Building combines the history of the past with vision of the future
By Allan Jamail
Channelview, TX – August 8, 2022, three hundred plus people came to participate in the new CVISD McGhee elementary school’s ribbon cutting (1045 Sheldon Rd.). It was constructed as part of a 75 percent voter-approved 2019 Bond election for 195 million dollars.
The ceremony began with the Channelview ISD (CVISD) Color Guard posting the colors, pledge to USA & Texas flags, and a prayer led by Chaplain Pct. 3 Eric Goodwine of Constable Sherman Eagleton’s Office. Introduction speeches were made by Supt. Dr. Tory C. Hill, CVISD Board of Trustees President Patrick Lacy, McGhee Elem. Prin. Lizette Castelline and other school officials.
The campus is named after Joe McGhee, the man who donated the land for the original tiny wooden school in which his grandson also named Joe McGhee helped build. It was built for AfricanAmerican kids before Black kids were allowed to mix with white kids. Years later the first AfricanAmerican student to enroll in CVISD was a descendent of Peter McGhee. Artifacts from the original Joe McGhee School including the school bell are now in the new school’s in-house museum.
Over 60 decedents of Peter, his eldest son Joe and his wife Eliza McGhee gathered to participate. Ms. Richie “McGhee” Gradney, Great Grandaughter of Joe McGhee and Great Great Granddaughter Ms. Tammie Mac presented the family’s history.
Ms. Gradney said, “This new school isn’t our only claim to fame when it comes to Texas history. Joe’s father was Peter McGhee born in 1800, a slave of General Sam Houston, who traveled with Houston taking care of mules on the military campaign that resulted in the independence of Texas from Mexico at the battle of San Jacinto. After the Civil War, many ex-slaves like Peter McGhee and his wife Frances moved into metropolitan areas to find work; they first settled in Galveston.”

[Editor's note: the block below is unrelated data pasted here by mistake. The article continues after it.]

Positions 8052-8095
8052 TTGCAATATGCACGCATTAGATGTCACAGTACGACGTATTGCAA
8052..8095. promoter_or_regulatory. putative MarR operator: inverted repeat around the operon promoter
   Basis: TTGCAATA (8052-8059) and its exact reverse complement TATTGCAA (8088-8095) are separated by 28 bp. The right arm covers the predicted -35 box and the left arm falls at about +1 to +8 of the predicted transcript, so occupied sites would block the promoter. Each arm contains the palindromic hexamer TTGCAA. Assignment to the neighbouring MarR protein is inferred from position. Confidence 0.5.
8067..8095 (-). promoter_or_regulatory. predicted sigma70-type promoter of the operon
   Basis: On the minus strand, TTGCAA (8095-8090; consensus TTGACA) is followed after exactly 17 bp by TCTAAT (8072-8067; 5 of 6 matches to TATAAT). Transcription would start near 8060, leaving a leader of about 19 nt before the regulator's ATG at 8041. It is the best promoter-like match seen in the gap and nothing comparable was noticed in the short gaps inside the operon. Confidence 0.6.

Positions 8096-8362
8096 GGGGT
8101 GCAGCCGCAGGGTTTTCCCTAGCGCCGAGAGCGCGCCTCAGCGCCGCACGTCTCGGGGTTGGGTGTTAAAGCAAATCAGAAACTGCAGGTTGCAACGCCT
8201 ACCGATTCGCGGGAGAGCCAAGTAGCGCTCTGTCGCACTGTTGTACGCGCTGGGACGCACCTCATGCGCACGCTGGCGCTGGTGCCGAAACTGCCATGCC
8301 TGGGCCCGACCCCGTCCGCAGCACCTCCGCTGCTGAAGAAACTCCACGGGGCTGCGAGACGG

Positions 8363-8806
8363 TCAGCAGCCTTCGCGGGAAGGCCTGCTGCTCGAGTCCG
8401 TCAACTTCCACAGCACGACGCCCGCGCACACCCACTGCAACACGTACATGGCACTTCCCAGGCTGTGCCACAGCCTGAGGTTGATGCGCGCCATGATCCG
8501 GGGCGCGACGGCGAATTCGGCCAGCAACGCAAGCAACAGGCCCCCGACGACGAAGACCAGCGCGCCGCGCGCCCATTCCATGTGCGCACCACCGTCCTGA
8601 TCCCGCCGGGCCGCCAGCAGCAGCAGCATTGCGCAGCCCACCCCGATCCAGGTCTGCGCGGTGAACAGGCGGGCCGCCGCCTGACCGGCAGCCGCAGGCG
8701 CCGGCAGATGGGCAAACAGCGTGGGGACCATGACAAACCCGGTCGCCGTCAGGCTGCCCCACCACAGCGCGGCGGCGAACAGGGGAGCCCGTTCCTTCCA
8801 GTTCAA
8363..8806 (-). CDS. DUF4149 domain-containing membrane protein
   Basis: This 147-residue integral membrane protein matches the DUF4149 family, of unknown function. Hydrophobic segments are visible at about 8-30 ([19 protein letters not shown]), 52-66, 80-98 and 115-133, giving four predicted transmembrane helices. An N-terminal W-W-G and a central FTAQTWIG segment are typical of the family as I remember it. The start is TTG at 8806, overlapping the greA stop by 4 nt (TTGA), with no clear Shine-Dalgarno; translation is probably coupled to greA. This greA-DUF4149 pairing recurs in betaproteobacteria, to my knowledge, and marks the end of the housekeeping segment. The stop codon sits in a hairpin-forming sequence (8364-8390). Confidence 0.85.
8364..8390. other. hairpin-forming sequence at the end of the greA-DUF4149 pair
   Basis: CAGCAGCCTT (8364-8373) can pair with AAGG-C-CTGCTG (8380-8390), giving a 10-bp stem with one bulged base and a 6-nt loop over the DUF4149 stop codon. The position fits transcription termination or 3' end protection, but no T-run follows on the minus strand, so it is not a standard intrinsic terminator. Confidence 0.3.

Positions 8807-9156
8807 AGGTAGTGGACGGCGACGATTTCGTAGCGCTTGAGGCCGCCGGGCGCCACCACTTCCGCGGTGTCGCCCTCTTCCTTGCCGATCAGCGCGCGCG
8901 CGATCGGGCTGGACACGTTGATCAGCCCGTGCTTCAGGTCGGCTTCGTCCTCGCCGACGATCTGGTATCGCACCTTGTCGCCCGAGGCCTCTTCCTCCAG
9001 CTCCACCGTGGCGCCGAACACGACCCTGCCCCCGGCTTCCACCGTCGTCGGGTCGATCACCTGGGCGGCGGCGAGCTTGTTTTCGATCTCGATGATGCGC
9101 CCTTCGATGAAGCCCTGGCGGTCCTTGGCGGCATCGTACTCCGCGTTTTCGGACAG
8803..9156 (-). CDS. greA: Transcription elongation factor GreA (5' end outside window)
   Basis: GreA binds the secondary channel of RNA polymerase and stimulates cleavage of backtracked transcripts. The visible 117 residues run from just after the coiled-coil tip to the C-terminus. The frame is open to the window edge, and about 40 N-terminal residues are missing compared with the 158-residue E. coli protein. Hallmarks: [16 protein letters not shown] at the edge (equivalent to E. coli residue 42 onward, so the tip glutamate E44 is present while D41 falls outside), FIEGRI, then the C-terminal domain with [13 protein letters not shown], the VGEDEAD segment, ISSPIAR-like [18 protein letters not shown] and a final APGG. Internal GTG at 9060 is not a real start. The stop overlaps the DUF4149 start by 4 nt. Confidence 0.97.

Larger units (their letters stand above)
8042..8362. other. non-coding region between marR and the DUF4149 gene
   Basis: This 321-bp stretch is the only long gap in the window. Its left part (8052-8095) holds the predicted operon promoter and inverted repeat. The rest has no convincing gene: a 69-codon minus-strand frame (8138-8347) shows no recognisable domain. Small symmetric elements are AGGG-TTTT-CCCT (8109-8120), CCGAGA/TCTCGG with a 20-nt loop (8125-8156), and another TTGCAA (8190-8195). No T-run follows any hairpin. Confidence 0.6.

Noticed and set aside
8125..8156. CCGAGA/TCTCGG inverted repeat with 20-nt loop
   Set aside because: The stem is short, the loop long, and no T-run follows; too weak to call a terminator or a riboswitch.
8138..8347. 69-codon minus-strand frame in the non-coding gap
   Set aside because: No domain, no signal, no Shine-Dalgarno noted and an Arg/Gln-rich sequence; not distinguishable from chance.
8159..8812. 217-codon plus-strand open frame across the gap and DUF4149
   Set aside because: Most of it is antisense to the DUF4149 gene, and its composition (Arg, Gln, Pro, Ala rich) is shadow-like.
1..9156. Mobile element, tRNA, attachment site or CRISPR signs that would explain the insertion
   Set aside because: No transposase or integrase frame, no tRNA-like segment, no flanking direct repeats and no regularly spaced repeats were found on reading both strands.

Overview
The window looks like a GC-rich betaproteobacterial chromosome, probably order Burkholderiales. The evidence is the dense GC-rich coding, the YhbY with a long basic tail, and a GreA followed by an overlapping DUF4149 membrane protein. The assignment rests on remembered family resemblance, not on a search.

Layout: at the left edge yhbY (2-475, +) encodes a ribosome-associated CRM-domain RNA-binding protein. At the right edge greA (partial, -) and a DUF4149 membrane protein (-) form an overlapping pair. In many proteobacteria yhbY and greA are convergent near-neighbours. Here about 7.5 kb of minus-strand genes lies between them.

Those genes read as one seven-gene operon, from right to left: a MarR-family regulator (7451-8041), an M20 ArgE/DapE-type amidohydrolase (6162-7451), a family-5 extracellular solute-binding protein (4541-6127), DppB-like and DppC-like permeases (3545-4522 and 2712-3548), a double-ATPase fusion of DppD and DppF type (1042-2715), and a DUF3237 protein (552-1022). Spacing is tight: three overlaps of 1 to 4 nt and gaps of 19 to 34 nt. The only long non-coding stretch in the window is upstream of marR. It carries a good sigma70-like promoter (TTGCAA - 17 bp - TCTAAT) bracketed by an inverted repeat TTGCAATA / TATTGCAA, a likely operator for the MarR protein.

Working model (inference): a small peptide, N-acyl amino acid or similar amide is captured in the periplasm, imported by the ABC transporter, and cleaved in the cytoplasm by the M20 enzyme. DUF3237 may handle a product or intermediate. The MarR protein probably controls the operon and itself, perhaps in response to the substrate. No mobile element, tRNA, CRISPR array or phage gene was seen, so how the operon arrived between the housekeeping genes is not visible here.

“A storm from September 14-17, 1875 brought strong winds and flooding waters to Galveston and flooded the poorer section of town where the McGhee’s and many other families lived in shanty houses. They had to climb on top of their houses to avoid drowning in the rising water. After numerous moves caused by flooding storms they eventually settled in Channelview,” Gradney said.
“Joe McGhee, Peter’s eldest son, was born about 1864, his wife Eliza, and the rest of the McGhee family purchased a 60 acre tract of land in about 1880 which became the McGhee homestead. Joe McGhee’s son Peter is named after his grandfather and is my grandfather, born in 1884 on the homestead, Joe McGhee died in 1922,” Gradney said.
Ms. Gradney continued saying, “Channelview’s original McGhee School was built on a 100 X 100 foot lot of land consigned to the state by Joe McGhee about 1916. The school also served as a community center and a church; with a **bell differentiating the various functions. The McGhee School was part of District 18 until it was closed in 1942 when the District was consolidated with the CVISD. The McGhee School is recorded with The State of Texas Historical Marker 5201010725, in 1979.”
Great Great Granddaughter Tammi Mac spoke of the fun times she remembered. “The McGhee’s eating chittlin’s, having fish frys, stuffed crabs and the best cornbread made in America. I remember listening to James Brown, hairstyles like Afros, Lena Horne roller sets and lye slick back hair and Fedora style hats worn by aunts and uncles. The big legged grandma’s with coco brown and light yella skin. I remember some wash houses, feed houses, boat houses, chicken coops, hog pins, pecan tree growing, grandma Sadie’s egg gathering and Uncle Henry and Pete San Jacinto River fly fishing, Mac said.”
Attendees were given a tour of the school and the McGhee family was given souvenirs bearing the school’s name and a private reception with refreshments.
The program was exceptionally outstanding, flawlessly put together by the CVISD Communication Dept. of Lila Hollin – Exec., Teresa Gomez – Com. Specialist, Anthony Mireles – Coordinator and Dalia Castillo – Admin. Assist. to the Exec. Dir.